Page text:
23 May 2018

Guiding - Day 2

Week 14; 09 April 2017 - Liyah, Al Shallal Farm, Jahra and Pivot Fields

Another early morning pickup and today we headed north toward Liyah Reserve where we explored the acacia trees on the ring road around the abandoned plant picking up Wheatear, Shrike and some Lark species. We spent a lot of time with this Ménétriés’s Warbler, as there was some discussion of a possibility of Subalpine.

Ménétriés’s Warbler (Sylvia mystacea)
Quite a few Mauryan Grey Shrikes were seen again

Mauryan Grey Shrike (Lanius lahtora pallidirostris)
There were big numbers of Emperor type Dragonflies around - clearly they timed their arrival after the big numbers of Bee-eaters had already passed through

Emperor sp

We then headed east to Al Shallal Farm and found similar species to what had been seen previously, although this female Semi-collared Flycatcher gave us the run around until we could confirm the ID

Female Semi-collared Flycatcher (Ficedula semitorquata)

On the way back to Jahra, another Eastern Imperial Eagle overhead.

Eastern Imperial Eagle (Aquila heliaca)
At Jahra Farm we got the Bank Myna, but it took some work as they are not always around the farm; unlike the Common Myna's

Common Myna (Acridotheres tristis)
Overhead we had numbers of Pallid Swift

Pallid Swift (Apus pallidus)
After this, back to Jahra Pools where the resident Ferruginous Duck were quite active over the pools.

Ferruginous Duck (Aythya nyroca)
Then it was down to the beach for more sea and wader watching and this is where the now not proven Long-toed Stint that created a lot of discussion and debate was still present. In terms of other shorebirds, there were many species to keep the interest and overhead Gull-billed Terns patrolled the shoreline.

Gull-billed Tern (Gelochelidon nilotica)
It was getting late in the day and I still had one more target species to find, so I had to 'drag' the Peter's away from their scopes to give us a chance to find it. I parked just inside the gate of the reserve and we walked the perimeter near the fence. Out of the corner of my eye, I saw a medium sized bird drop down from a tree into the bush and knew this might be it. As I walked closer it flew out over my head and immediately I saw it was the Babbler. I probably alerted more than the two Peter's when I should Babbler overhead, but we all got onto it followed it as it headed back toward the reeds. This bird was a relief, as it can be notoriously difficult to find at Jahra Pools.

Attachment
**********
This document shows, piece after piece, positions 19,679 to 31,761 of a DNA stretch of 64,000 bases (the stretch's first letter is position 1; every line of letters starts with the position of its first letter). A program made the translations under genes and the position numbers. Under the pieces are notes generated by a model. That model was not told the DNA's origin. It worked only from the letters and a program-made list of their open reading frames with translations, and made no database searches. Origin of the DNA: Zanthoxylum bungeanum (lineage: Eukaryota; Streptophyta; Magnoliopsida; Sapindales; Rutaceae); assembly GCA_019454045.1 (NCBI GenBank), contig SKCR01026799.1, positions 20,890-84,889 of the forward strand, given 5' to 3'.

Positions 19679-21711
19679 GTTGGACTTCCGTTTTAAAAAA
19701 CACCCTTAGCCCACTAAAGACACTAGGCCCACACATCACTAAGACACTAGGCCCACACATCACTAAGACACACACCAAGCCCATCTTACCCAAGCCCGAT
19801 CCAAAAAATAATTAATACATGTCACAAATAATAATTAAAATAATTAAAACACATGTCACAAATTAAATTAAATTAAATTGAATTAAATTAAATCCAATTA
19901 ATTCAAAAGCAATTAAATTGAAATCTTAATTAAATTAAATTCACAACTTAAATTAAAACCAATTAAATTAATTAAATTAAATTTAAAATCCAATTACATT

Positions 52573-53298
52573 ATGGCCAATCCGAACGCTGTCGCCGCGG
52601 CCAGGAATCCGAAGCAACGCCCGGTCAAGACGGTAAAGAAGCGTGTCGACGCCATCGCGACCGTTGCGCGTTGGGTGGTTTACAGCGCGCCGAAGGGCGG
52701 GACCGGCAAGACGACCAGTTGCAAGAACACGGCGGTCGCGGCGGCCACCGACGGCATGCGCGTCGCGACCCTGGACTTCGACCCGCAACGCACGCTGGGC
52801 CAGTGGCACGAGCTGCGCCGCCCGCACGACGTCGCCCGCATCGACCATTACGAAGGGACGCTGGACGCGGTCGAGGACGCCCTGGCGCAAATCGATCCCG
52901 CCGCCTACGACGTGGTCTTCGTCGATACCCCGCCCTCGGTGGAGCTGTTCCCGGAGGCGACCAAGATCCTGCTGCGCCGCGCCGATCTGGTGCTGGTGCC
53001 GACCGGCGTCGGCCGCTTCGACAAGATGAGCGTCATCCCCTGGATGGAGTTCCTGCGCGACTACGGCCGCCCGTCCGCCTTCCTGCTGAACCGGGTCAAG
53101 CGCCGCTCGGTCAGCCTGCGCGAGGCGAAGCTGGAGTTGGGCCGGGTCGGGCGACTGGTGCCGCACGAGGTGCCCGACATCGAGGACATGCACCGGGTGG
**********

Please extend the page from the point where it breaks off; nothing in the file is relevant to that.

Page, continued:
Afghan Babbler (Turdoides c. huttoni)
We had about an hour of sun left, so last stop was the western boundary fence of Pivot Fields where we had a cracking male Pallid Harrier as well as quite a few Daurian Shrikes perched on the fence.

Daurian Shrike (Lanius isabellinus)
Further along the fence-line, we had Eastern Black-eared Wheatear's

Female Eastern Black-eared Wheatear (Oenanthe h. melanoleuca)

Male Eastern Black-eared Wheatear (Oenanthe h. melanoleuca)
and then a number of Whinchat's suddenly made an appearance - this made for entertaining birding.

Male Whinchat (Saxicola rubetra)
All in all a great two days spent with the Peters who had a very successful weeks stay in Kuwait, with Peter Colston also finding Kuwait's 2nd Black-legged Kittiwake a few days later.

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